After the series of presentations, a luncheon buffet was set up at the Halifax River Yacht Club for the attending Life Members.  During the luncheon a simulation of the operation of the SRT was presented, demonstrating the displays and controls necessary to select a radio sources, calibrate the telescope, track an object, record the received data and reduce the data into useable form.


Figure 16 - Luncheon Buffet for the Life Members Committee at the Halifax River Yacht Club

After the luncheon the Life Members Committee group was transported to the Daytona Museum of  Arts and Sciences. Figure 17 shows the Life Members gathering in the courtyard behind the museum where the SRT is temporarily housed.


Figure 17 - Gathering of the Life Members Committee in the courtyard behind the
Daytona Museum of Arts and Sciences

As a demonstration the operation of the SRT,  the Sun was selected as the object to be tracked.  Figure 18 shows the Life Members Committee gathered in the courtyard of the Daytona Museum of Arts and Sciences watching the radio telescope track the Sun.


Figure 17 - The Life Members Committee in the courtyard behind the
Daytona Museum of Arts and Sciences watching the SRT track the Sun

At the conclusion of the demonstration a number of the members had specific questions on the construction and operation of the Small Radio Telescope.  Figure 18 shows Dr. Ward in the dark hat, who is the Educational Director, on the SRT Project  answer specific questions about the telescope.


Figure 18 - Dr. Ward answering questions on the operation and construction
 of the SRT with a group of  visiting Life Members

On March 19th, 2009 a work party was put together to change out the parabolic reflector on the SRT.  Dr. Hugh Ward had provided the Daytona Section with a 10 foot parabolic dish, in wonderful condition, to allow us  to improve the sensitivity of the existing SRT.  Figure 19 shows  Al Jusko assembling, in the background,  the four segments of the new 10 foot dish.  The existing 7.5 foot dish, with the subreflector electronics still attached,  is shown in the foreground. The change out of the parabolic reflectors was done in the courtyard of the Daytona Museum of Arts and Sciences.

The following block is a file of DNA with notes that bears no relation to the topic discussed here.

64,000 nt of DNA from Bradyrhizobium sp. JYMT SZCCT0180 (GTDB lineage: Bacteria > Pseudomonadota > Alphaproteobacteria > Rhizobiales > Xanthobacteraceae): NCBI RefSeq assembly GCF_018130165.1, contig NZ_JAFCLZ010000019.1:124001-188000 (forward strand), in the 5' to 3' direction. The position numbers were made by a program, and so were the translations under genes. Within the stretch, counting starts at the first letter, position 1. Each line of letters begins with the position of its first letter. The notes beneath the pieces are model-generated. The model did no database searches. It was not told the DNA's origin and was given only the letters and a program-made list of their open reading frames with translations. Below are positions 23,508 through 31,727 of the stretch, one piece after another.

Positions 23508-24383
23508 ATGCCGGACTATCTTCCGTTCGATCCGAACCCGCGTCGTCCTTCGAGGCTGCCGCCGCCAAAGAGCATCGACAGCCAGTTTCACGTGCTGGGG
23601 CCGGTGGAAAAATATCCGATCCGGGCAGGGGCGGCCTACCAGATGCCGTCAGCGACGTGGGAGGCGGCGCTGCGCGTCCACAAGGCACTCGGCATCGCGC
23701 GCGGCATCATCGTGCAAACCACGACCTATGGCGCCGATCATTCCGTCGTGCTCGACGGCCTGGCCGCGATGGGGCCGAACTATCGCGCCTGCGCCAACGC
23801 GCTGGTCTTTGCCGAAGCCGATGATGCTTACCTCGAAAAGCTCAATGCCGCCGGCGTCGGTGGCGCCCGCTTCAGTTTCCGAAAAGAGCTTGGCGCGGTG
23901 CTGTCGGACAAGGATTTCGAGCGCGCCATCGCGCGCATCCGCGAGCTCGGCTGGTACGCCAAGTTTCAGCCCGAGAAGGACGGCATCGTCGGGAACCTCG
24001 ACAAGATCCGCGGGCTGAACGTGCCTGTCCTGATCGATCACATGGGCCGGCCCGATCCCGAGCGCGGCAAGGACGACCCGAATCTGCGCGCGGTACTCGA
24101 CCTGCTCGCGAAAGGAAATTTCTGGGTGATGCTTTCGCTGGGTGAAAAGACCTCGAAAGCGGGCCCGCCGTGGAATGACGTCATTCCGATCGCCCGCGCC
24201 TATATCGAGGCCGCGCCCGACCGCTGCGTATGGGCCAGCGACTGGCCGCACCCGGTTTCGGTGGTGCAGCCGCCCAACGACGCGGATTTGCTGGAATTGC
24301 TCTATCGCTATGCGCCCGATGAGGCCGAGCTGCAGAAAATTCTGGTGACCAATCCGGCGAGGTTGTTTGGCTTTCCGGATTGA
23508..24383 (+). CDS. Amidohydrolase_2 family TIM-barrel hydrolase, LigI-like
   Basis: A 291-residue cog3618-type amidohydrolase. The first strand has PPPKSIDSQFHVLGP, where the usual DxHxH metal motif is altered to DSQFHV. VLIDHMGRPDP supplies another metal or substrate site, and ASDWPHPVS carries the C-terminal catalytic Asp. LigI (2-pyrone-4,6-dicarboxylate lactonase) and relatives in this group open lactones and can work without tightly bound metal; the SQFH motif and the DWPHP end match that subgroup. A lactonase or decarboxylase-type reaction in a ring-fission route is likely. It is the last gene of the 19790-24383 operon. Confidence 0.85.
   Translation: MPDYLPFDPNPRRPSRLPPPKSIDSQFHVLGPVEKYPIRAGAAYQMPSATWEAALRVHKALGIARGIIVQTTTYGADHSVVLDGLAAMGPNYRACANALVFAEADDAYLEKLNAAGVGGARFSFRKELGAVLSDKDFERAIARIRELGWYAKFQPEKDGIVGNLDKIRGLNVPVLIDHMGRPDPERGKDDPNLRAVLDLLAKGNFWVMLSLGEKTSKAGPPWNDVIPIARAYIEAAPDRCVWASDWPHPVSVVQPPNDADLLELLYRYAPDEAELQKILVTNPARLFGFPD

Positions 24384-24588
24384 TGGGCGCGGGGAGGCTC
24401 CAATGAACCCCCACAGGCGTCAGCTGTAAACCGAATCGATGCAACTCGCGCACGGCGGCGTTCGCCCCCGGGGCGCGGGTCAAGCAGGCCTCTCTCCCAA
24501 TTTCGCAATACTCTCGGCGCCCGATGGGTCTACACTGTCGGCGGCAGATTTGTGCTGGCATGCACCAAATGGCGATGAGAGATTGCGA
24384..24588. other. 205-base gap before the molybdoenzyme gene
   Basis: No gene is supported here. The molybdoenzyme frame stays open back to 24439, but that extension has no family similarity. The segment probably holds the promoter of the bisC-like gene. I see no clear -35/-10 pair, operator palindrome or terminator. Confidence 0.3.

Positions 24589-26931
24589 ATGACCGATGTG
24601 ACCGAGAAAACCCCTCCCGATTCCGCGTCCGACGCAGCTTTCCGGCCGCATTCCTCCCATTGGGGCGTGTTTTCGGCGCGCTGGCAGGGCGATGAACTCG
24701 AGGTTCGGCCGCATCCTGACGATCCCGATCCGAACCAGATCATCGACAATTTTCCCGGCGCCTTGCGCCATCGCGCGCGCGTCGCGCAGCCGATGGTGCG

Figure 19 - The Removal of the 7.5 Foot Parabolic Reflector and the Assembly
 of the 10 Foot Parabolic Reflector

The 10 foot parabolic reflector was assembled and then lifted into the halo assembly ring on the SRT.  The new reflector fit exactly into the the brackets on the halo ring and all of the bolt holes used to hold the 7.5 foot reflector could be used without any modifications.  Figure 20 shows the SRT with the new 10 foot parabolic reflector securely mounted in the halo assembly of the SRT. The 7.5 foot parabolic dish with the subreflector still attached is shown in the background.



Figure 20 - The SRT with the new 10 foot parabolic dish bolted into the halo ring.

After securing the new 10 foot parabolic dish onto the SRT the subreflector assembly was removed from the old configuration and mounted, with new stand-off rods to the new parabolic reflector. Figure 21 shows Dr. Liu and Al Jusko adjusting the subreflector assembly on the new SRT configuration.  Part of the alignment process requires carefully adjusting the subreflector  focus point for the new reflector configuration.


Figure 21 - Al Jusko and Dr. Liu adjusting the focal distance from the subreflector
to the main reflector in the new configuration